Wednesday, October 15, 2014

Mr. Cadwallader's

The Marietta Register, October 16, 1873

Some weeks since, we made mention of a removal, soon to take place, by Mr. Cadwallader, the photographer.  Since then, he has had put up an addition to Mr. Eells' new building, in the rear, and finished, for his accommodation with it, the entire second floor.  It is now ready for occupation, or nearly so, and looking upon it as an enterprise in which our town will feel some pride, as an Art Hall, complete in all its arrangements, we deem it deserving more than a passing notice.

To give some idea of its completeness, we would notice, first, a snugly fitted show case, at the foot of the stairs, setting in appropriately, as if so designed by the architect.  Here can always be seen to a good advantage samples of the work done.

Ascending a commodious stairway, we find ourselves in a long hall from which two or three rooms may be entered from the right, and in the rear of which, is found the reception room.

This is commodious, cheerful, and nicely furnished.  The walls are painted, the floor covered with a fine carpet, and a good case and counter for business stand at one side.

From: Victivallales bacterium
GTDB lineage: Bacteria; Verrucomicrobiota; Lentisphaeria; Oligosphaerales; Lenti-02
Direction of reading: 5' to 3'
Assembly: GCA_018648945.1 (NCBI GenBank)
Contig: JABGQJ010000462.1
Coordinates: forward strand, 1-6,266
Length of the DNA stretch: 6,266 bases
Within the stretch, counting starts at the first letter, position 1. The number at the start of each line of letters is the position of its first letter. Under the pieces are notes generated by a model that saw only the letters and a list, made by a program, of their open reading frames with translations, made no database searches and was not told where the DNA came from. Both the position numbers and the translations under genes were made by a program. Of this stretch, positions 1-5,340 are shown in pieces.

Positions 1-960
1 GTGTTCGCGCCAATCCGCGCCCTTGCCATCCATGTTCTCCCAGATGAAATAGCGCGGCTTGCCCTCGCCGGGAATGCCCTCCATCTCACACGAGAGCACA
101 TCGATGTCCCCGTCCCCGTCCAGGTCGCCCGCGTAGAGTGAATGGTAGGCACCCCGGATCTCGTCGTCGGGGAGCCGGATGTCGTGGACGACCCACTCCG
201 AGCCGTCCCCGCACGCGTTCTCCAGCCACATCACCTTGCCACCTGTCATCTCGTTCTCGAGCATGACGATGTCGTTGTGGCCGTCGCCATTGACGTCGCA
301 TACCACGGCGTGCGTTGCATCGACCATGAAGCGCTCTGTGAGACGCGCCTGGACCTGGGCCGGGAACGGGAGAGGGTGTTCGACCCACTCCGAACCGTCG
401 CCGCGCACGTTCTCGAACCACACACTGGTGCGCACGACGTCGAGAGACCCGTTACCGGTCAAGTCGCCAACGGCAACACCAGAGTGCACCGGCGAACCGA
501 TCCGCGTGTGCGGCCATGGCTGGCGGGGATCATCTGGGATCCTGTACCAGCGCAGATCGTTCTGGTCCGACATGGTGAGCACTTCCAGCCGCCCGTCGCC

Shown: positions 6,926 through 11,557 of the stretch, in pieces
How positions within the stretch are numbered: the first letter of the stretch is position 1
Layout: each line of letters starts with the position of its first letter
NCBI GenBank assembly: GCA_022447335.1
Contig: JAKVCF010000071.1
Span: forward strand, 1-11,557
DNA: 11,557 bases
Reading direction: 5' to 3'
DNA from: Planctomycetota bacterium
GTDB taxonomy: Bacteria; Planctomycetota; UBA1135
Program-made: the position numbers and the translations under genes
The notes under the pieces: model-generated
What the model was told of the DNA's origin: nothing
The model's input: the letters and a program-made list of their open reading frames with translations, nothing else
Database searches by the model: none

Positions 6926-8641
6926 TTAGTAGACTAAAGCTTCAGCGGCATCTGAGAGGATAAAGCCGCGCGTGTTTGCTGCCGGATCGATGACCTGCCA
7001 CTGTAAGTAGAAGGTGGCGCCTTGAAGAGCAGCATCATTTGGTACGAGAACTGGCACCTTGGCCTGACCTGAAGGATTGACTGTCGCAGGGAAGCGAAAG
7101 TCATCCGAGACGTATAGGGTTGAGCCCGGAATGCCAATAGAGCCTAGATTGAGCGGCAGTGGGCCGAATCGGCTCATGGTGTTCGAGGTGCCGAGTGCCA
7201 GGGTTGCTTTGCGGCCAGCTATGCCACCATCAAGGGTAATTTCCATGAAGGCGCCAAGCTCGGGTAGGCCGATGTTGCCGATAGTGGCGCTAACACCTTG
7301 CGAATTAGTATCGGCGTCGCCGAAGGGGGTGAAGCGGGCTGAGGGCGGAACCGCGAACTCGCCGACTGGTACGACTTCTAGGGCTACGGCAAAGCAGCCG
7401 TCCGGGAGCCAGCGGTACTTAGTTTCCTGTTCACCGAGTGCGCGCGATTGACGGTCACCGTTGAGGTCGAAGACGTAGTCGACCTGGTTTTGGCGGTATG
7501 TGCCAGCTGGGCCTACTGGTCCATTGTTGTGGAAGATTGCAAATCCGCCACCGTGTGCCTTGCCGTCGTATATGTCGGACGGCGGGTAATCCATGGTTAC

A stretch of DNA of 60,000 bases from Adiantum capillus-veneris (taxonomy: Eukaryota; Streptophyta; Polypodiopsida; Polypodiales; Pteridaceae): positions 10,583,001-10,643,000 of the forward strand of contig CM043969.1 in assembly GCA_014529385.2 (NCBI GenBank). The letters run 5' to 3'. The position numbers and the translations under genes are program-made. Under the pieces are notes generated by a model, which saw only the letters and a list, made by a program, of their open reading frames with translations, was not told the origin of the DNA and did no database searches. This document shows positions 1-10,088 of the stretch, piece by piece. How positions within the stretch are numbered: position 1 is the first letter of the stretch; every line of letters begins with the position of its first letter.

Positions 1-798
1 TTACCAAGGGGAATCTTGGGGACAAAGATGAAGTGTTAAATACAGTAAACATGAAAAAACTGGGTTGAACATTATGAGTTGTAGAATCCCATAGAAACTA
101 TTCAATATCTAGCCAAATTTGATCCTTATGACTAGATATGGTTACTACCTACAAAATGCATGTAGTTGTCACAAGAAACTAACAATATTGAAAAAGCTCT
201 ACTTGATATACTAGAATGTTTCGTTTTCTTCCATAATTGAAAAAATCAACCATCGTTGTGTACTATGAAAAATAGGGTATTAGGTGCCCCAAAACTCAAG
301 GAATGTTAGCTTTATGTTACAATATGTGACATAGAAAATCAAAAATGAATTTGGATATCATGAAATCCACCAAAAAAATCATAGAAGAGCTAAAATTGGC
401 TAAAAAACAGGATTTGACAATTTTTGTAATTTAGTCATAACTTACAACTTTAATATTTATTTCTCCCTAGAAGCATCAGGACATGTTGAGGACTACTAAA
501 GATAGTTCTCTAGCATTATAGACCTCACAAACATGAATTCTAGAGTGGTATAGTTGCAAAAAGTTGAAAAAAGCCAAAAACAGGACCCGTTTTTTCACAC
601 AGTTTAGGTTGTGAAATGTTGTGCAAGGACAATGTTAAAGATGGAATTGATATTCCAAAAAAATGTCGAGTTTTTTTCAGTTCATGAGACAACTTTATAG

To the right of a short hall, leading from this room in the rear, we enter a dressing-room, supplied with a beautiful case, mirror, and marble water sink.  This room is especially cheerful, with its painted walls, and frescoed ceiling.  

From the hall, leading by this, is entered the Glass Room, or operating room.  For this, the addition to the building was put up.  It is so arranged that light can be thrown on all sides of the subject, and is finished in the best color and manner known to the art.  Mr. Cadwallader has profited by his long experience, and, it is believed this room, on which so much depends in getting a good picture, is all that could be desired.  Its height from the ground is much in its favor, shutting off any reflection.  From this, the dark room is entered, which is supplied with all modern improvements and conveniences.

Mr. Cadwallader has introduced many features entirely his own, found desirable in his experience.  His manner of washing prints will strike many as novel and full of merit.

But, going back and through the reception room, we find, on the south side, two rooms, used for stock and working rooms; and farther on, occupying corner of Butler and Front, a printing room, in which are perfect arrangements for preserving negatives.  The work of five years can be securely kept.  Besides the different rooms referred to, there is one, at the head of the stairs, designed for a studio for finishing in oil and crayon work.  Throughout, the rooms are complete; and, we suggest to our citizens generally to accept Mr. C.'s compliments for next Saturday evening, and see for themselves what a Fine Art Hall is to be opened for them to enjoy.

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